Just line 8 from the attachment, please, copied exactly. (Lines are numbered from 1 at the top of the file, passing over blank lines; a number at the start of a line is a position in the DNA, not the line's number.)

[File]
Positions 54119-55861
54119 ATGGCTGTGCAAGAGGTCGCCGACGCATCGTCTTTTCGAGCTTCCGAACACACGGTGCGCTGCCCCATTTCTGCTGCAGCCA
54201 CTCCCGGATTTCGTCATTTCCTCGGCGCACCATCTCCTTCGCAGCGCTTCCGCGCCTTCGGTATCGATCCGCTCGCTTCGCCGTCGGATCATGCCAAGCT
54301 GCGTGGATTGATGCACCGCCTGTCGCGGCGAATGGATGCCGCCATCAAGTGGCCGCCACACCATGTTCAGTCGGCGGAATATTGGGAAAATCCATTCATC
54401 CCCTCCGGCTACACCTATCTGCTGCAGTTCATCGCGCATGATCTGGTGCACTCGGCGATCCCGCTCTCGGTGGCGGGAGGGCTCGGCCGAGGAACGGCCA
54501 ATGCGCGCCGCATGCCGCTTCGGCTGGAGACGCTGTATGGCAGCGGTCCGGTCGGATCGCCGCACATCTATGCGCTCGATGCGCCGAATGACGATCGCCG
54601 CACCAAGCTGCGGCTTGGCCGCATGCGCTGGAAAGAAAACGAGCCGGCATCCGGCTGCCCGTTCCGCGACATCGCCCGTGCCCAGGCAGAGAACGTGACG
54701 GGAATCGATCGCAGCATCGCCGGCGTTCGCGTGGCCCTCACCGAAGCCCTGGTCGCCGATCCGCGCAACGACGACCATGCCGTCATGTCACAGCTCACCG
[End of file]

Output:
54701 GGAATCGATCGCAGCATCGCCGGCGTTCGCGTGGCCCTCACCGAAGCCCTGGTCGCCGATCCGCGCAACGACGACCATGCCGTCATGTCACAGCTCACCG